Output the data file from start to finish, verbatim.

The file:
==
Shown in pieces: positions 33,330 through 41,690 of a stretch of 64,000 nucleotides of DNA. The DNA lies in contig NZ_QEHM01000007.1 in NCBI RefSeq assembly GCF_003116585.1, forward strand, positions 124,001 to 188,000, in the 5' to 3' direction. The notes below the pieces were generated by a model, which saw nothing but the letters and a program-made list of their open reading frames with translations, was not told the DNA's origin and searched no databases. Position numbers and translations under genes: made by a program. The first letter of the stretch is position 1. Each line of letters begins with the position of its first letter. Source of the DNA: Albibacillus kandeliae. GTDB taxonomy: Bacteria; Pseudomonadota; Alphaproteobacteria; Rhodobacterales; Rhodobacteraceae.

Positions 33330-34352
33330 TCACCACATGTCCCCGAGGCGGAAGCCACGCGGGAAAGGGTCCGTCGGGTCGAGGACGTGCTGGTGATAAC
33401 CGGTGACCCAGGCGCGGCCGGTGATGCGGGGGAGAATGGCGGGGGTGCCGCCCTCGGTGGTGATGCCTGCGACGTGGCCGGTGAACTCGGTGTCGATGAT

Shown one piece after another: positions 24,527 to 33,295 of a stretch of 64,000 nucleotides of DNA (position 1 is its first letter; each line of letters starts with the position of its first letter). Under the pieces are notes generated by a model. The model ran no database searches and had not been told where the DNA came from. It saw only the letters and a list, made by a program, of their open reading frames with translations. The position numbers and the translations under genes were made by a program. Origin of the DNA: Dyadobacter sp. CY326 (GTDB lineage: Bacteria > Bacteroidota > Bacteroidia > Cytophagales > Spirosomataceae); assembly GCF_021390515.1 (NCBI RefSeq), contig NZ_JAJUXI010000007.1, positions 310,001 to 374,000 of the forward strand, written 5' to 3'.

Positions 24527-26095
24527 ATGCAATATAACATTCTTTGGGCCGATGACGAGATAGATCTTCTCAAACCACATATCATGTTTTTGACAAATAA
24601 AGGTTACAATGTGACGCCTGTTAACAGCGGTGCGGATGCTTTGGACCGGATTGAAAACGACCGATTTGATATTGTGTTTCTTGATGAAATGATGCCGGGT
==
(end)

Shown in pieces: positions 33,330 through 41,690 of a stretch of 64,000 nucleotides of DNA. The DNA lies in contig NZ_QEHM01000007.1 in NCBI RefSeq assembly GCF_003116585.1, forward strand, positions 124,001 to 188,000, in the 5' to 3' direction. The notes below the pieces were generated by a model, which saw nothing but the letters and a program-made list of their open reading frames with translations, was not told the DNA's origin and searched no databases. Position numbers and translations under genes: made by a program. The first letter of the stretch is position 1. Each line of letters begins with the position of its first letter. Source of the DNA: Albibacillus kandeliae. GTDB taxonomy: Bacteria; Pseudomonadota; Alphaproteobacteria; Rhodobacterales; Rhodobacteraceae.

Positions 33330-34352
33330 TCACCACATGTCCCCGAGGCGGAAGCCACGCGGGAAAGGGTCCGTCGGGTCGAGGACGTGCTGGTGATAAC
33401 CGGTGACCCAGGCGCGGCCGGTGATGCGGGGGAGAATGGCGGGGGTGCCGCCCTCGGTGGTGATGCCTGCGACGTGGCCGGTGAACTCGGTGTCGATGAT

Shown one piece after another: positions 24,527 to 33,295 of a stretch of 64,000 nucleotides of DNA (position 1 is its first letter; each line of letters starts with the position of its first letter). Under the pieces are notes generated by a model. The model ran no database searches and had not been told where the DNA came from. It saw only the letters and a list, made by a program, of their open reading frames with translations. The position numbers and the translations under genes were made by a program. Origin of the DNA: Dyadobacter sp. CY326 (GTDB lineage: Bacteria > Bacteroidota > Bacteroidia > Cytophagales > Spirosomataceae); assembly GCF_021390515.1 (NCBI RefSeq), contig NZ_JAJUXI010000007.1, positions 310,001 to 374,000 of the forward strand, written 5' to 3'.

Positions 24527-26095
24527 ATGCAATATAACATTCTTTGGGCCGATGACGAGATAGATCTTCTCAAACCACATATCATGTTTTTGACAAATAA
24601 AGGTTACAATGTGACGCCTGTTAACAGCGGTGCGGATGCTTTGGACCGGATTGAAAACGACCGATTTGATATTGTGTTTCTTGATGAAATGATGCCGGGT